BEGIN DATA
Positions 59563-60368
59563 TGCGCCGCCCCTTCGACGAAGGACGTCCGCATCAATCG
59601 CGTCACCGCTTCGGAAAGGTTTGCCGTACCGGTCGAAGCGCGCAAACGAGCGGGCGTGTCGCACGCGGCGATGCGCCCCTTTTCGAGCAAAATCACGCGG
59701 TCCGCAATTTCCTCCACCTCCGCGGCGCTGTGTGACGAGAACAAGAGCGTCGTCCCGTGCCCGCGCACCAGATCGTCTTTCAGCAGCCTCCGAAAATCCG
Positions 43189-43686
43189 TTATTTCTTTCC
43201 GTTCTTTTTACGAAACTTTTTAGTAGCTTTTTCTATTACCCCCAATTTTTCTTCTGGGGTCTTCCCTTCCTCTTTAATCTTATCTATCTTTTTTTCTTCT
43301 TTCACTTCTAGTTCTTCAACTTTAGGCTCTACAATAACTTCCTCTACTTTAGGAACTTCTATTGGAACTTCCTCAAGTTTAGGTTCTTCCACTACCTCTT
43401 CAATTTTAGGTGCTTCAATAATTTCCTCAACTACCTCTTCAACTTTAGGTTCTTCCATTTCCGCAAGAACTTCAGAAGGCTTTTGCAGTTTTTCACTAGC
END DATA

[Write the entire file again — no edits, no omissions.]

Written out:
Positions 59563-60368
59563 TGCGCCGCCCCTTCGACGAAGGACGTCCGCATCAATCG
59601 CGTCACCGCTTCGGAAAGGTTTGCCGTACCGGTCGAAGCGCGCAAACGAGCGGGCGTGTCGCACGCGGCGATGCGCCCCTTTTCGAGCAAAATCACGCGG
59701 TCCGCAATTTCCTCCACCTCCGCGGCGCTGTGTGACGAGAACAAGAGCGTCGTCCCGTGCCCGCGCACCAGATCGTCTTTCAGCAGCCTCCGAAAATCCG
Positions 43189-43686
43189 TTATTTCTTTCC
43201 GTTCTTTTTACGAAACTTTTTAGTAGCTTTTTCTATTACCCCCAATTTTTCTTCTGGGGTCTTCCCTTCCTCTTTAATCTTATCTATCTTTTTTTCTTCT
43301 TTCACTTCTAGTTCTTCAACTTTAGGCTCTACAATAACTTCCTCTACTTTAGGAACTTCTATTGGAACTTCCTCAAGTTTAGGTTCTTCCACTACCTCTT
43401 CAATTTTAGGTGCTTCAATAATTTCCTCAACTACCTCTTCAACTTTAGGTTCTTCCATTTCCGCAAGAACTTCAGAAGGCTTTTGCAGTTTTTCACTAGC